Since there are three types of neutrinos, the three physicists originally tested the equation with three-by-three matrices using a computer, but they found it difficult to prove the equation true for all matrices.
The equation was then brought to Tao’s attention, who was able to prove it was true for all matrices.
Upon further study, the team found that the identity between eigenvectors and eigenvalues was in fact already discussed, but there were no concrete papers published about it.
“This identity was usually not presented as an interesting result in itself but to serve as a tool and like a stepping stone to do something else,” Tao said. “This one has no Wikipedia entry.”
Piet Van Mieghem, a professor at the Delft University of Technology in the Netherlands, was one of the scientists who had previously discovered the identity between 2011 and 2012.
He was surprised that the identity seemed to be unknown, a sentiment shared by Tao.
“When they first approached me with this email that says, you know, here’s an identity that we found, this is true, my first thought is, ‘This can’t be true,’ because if it was, I would have seen it,” Tao said.
Tao was not sure why this equation was relatively unknown, given its simplicity.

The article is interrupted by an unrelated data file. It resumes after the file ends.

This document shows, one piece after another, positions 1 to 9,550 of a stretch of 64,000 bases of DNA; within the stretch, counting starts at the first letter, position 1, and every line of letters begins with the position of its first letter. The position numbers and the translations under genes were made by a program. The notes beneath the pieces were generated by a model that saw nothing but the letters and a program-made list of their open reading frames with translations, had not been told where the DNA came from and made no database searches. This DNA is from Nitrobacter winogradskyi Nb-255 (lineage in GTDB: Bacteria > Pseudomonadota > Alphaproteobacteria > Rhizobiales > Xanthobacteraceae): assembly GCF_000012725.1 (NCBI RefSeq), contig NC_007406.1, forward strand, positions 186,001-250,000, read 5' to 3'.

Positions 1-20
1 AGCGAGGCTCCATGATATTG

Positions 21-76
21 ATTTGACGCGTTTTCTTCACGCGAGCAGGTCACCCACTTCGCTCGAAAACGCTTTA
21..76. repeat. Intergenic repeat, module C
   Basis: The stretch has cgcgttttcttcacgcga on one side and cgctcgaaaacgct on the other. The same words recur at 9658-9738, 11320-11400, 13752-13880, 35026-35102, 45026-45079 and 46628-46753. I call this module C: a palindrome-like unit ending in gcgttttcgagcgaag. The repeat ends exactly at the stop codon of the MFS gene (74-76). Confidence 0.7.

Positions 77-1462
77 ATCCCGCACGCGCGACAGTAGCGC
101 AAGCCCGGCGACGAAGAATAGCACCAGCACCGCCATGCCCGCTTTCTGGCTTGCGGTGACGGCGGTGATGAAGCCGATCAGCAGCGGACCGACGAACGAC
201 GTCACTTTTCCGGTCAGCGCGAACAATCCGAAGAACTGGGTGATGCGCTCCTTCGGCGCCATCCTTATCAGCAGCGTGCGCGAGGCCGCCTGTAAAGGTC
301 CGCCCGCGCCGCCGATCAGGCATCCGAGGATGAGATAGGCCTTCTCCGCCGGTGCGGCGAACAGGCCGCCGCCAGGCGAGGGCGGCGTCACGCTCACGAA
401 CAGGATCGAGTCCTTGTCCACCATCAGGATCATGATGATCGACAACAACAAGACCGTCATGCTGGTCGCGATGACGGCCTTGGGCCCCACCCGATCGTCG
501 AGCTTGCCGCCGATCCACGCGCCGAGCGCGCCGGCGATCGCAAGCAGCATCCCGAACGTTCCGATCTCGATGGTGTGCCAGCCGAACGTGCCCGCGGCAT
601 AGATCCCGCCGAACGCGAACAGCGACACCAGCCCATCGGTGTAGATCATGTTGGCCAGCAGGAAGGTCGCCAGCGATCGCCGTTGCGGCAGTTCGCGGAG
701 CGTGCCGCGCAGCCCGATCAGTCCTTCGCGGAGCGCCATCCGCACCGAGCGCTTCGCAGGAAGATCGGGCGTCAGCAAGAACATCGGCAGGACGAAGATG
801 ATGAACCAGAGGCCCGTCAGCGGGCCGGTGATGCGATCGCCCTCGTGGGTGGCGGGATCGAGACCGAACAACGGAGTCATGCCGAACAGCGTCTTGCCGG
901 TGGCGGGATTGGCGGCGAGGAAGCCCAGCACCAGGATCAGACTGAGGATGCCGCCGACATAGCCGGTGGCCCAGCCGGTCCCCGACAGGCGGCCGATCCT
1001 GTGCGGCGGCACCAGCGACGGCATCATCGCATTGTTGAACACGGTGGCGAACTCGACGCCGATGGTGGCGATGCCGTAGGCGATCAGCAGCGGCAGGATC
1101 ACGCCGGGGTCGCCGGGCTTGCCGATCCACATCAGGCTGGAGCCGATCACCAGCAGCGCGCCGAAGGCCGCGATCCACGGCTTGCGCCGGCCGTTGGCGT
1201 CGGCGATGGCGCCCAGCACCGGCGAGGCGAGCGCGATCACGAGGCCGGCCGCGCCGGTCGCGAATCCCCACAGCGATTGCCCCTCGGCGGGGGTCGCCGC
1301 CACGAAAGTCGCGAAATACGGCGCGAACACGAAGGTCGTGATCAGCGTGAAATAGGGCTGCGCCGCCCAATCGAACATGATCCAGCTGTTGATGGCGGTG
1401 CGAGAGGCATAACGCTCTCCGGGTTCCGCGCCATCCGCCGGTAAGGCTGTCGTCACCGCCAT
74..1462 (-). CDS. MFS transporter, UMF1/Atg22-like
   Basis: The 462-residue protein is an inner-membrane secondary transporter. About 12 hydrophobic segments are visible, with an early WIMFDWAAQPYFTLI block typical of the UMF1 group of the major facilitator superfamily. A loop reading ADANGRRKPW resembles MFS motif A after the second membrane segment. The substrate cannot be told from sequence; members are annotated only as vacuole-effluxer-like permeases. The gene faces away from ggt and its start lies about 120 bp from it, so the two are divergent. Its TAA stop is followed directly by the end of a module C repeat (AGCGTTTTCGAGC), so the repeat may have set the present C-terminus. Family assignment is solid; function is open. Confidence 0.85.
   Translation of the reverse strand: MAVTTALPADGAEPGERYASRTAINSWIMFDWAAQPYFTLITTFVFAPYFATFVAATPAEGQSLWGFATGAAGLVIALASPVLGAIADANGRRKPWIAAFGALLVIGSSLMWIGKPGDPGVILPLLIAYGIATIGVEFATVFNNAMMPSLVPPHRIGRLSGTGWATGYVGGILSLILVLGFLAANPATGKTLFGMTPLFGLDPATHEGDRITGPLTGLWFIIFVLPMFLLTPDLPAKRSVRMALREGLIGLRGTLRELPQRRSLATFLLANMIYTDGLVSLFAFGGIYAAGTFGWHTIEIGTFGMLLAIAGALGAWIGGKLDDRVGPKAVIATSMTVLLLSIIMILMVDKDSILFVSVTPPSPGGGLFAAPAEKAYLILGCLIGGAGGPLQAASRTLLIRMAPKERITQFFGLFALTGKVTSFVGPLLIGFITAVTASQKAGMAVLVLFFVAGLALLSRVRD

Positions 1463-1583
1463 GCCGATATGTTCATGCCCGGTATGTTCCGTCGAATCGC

“There’s some strange sociology-of-science effect here. … It’s like how sometimes somebody goes viral on YouTube and many don’t, and it’s not quite clear why this happened,” Tao said. “You know like, why did Gangnam Style get a billion views? I mean, it’s catchy but not the world’s best song.”
Similarly, there are some basic facts that go viral, like the commonly taught Pythagorean theorem, and there are other basic facts that don’t get spread, Tao added.
“For this identity, it’s just that there wasn’t a critical mass of people who used it often enough that it became known,” Tao said.
Van Mieghem said Vwani Roychowdhury, a UCLA electrical and computer engineering professor, once told him that roughly 30% of science is rediscovered. Van Mieghem said Roychowdhury felt this was a good thing because it keeps science alive.
“I would say, you know, this has been known in the past and clearly forgotten in the past,” Denton said. “So I don’t know if that means that there are more things to find, or maybe there’s not a lot to go in this direction.”
Van Mieghem said historically any exact formula will sooner or later have influence, adding he believes the new equation will have an influence in the fields of network science, data science and artificial intelligence.
Tao said he hopes the identity will be useful in an area of mathematics called random matrix theory, a field that deals with matrices that show up randomly in nature.
“The funny thing is that very few people nowadays actually work in linear algebra,” Tao said. “We all teach linear algebra but there’s very few people who actually do research. We use linear algebra to do many things but it’s like arithmetic – people don’t study arithmetic, you won’t find a professor of arithmetic.”